3 years in and I have things to do and things to occupy my time. Not all of it is good but all of it keeps me busy. We live with the constant reminder that we must one day leave this all behind. In the meantime we watch other friends, close friends, leave us behind. It doesn’t matter if we are ready or not.
We face stereotypes that we probably wouldn’t have faced at home. Contrary to popular belief we don’t drink gin all day and we aren’t *just* ladies of leisure.
But stereotypes are based in something.
If you look at my calendar this week and you’ll see I do have a lunch and a coffee in there. I have a meeting for the school PTA and an event that I’m running for a volunteer organisation. I’ve got school runs to do and taking the things to all their after school activities. I’ll be helping at Brownies (Girl Scouts for you Americans reading) and I may pick up an extra kid or 2 after school to help out a friend.
And I probably will drink gin at some point.
We have a full social calendar
It’s so hard at the beginning. Yes, we might make friends quickly and friendships go deep so much faster here than at home. It’s hard not to when you have to ask almost complete strangers to be your emergency contact for school.
But you can’t expect to have good friends within days of arriving and of course you don’t actually expect that. You know it takes time to really find your people.
One day you will turn around and realise that these people you have met have truly become friends who you rely on for everything.
From car-pooling to exchanging kale recipes to having once in a lifetime trip to see Guns ‘N’ Roses, these people will have become your tribe. Not only that but you’ll find that your day is filled with meetings.
However you have decided to fill your time (volunteering, school PTA, portable careers, retraining, paid employment, exercising or whatever), you’ll find your days are suddenly full.
We met in the street
You were here visiting. It’s a familiar story. Husband comes first, mid-year. Family with school aged Things come later when they have finished the academic year.
We watch your youngest Thing playing in the street with some other kids. “He makes friends anywhere,” you say. “He would be fine if we moved here.” I notice the “if” and turn to look at you. It turns out your oldest really doesn’t want to come. He’s older and on a successful high school basketball team. You’re worried about friends and grades and how he would settle here.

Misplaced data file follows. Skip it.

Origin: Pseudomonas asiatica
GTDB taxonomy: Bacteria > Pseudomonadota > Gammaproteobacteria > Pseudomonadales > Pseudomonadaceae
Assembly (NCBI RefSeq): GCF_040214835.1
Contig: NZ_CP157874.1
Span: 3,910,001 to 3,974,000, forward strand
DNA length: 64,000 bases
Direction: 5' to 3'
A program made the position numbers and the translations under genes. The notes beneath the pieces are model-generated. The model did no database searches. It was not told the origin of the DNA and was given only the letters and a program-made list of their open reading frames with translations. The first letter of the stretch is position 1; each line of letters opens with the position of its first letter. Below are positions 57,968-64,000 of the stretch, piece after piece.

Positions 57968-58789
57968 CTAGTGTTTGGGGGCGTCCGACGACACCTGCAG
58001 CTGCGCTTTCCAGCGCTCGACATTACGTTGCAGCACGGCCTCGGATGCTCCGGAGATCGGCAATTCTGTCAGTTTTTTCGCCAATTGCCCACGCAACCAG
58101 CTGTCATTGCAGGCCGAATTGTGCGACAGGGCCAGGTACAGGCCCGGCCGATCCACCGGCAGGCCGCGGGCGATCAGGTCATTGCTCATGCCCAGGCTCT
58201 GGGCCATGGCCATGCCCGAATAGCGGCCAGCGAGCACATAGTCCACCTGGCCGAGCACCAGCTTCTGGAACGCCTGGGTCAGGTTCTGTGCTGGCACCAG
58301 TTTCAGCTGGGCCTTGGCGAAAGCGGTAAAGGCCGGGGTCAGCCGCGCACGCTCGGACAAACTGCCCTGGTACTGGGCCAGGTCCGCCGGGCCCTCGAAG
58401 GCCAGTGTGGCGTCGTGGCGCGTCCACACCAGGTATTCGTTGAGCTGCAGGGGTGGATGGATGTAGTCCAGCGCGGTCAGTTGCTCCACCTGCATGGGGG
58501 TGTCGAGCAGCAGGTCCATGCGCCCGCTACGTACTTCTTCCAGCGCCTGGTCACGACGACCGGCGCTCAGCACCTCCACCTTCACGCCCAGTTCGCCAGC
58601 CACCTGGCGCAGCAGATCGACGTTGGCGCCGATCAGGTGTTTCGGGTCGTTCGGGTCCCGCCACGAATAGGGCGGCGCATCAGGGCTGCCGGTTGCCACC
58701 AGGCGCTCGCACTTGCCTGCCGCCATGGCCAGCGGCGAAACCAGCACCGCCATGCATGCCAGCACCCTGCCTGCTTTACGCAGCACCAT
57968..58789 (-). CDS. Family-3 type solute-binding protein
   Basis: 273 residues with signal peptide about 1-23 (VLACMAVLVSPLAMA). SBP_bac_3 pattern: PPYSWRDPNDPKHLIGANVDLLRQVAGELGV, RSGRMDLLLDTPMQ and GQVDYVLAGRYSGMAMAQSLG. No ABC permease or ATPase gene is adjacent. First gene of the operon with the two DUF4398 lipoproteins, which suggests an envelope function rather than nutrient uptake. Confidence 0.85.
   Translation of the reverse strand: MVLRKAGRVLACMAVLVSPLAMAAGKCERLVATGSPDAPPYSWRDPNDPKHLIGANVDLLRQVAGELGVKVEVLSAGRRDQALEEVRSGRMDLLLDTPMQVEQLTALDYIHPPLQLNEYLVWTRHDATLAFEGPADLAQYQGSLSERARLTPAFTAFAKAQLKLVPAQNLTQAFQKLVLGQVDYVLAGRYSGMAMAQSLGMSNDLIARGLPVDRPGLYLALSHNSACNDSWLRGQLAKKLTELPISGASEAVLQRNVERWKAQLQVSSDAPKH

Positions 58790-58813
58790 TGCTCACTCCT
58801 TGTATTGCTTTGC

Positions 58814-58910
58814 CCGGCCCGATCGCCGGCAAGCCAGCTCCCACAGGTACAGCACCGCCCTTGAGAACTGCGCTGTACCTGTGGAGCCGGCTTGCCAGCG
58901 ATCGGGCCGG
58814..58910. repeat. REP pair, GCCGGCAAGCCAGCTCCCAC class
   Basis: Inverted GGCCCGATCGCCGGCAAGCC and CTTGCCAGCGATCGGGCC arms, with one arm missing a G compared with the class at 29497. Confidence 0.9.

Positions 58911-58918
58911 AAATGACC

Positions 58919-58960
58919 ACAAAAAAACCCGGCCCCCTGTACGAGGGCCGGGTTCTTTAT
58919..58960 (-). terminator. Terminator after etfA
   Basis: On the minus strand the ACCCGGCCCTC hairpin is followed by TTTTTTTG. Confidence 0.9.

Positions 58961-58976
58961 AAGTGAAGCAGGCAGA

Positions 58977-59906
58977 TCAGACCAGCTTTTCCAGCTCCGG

“Doha just isn’t in the plan, you know?” you say.
I nod in silent agreement. I know.
“I don’t know if it’s ever in the plan,” I say. “It’s not for everyone.”
We both laugh.
I think about the conversation several times over the next week or so. I get it. Really, I do. Our plan is to have the kids home much sooner than that. The older your Things get, the harder it becomes.
Still, I wish we had talked more about it instead of shrugging our shoulders and laughing it off. I really wish we had talked about this more.
I wish I’d told you how I had originally planned to go straight to uni after school but somehow ended up in South America. How that had literally changed my life.
I wish I’d told you I didn’t want to move to Houston and ended up loving it. That we didn’t want to come home from Houston but renovated the house of our dreams and thrived on being back so close to our families and friends.
I wish I’d told you I really didn’t think moving here was a great idea. That now I have friends here who are as close as friends from home and the idea of leaving makes me feel quite anxious.
Just because it’s not in the plan, doesn’t mean it’s a bad idea.
Moving doesn’t get easier
It doesn’t matter where I met you.
You’re an old hand at this international moving malarky. You’re on your 8th move in 20 years but the last assignment was a longer one and you actually, dare we say it, put down roots. You look back to your first international moves and can’t believe how you got it all done. How brave you were. You reflect on the audacity of youth and how you had no fear. I’m not sure if it’s that or if you just that you had fewer things to go wrong.
On our first assignment, it was just the 2 of us and we both had jobs. Over the years I’ve had to find jobs with moves and we’ve acquired 3 dependents who all need increasing levels of logistical organisation with every move.
The truth is that every move brings its own challenges (and opportunities). It all depends on your particular circumstances at the time and your mindset (for whatever reason that might be. It depends on where and what you’re leaving as well as where and what you’re going to.
No move is easy.
So to the new expat woman
All I can say to you is this.
It is hard, hard work being one of us but it is so, so worth it. You will have experiences that you could only have dreamed of before. You’ll make friends for life who will end up scattered all over the globe (think of the awesome future holidays). And you will leave a changed person because of the people you have met and the things you have seen.
In the meantime, I see you, I feel you. I’m looking out for you and rooting for you.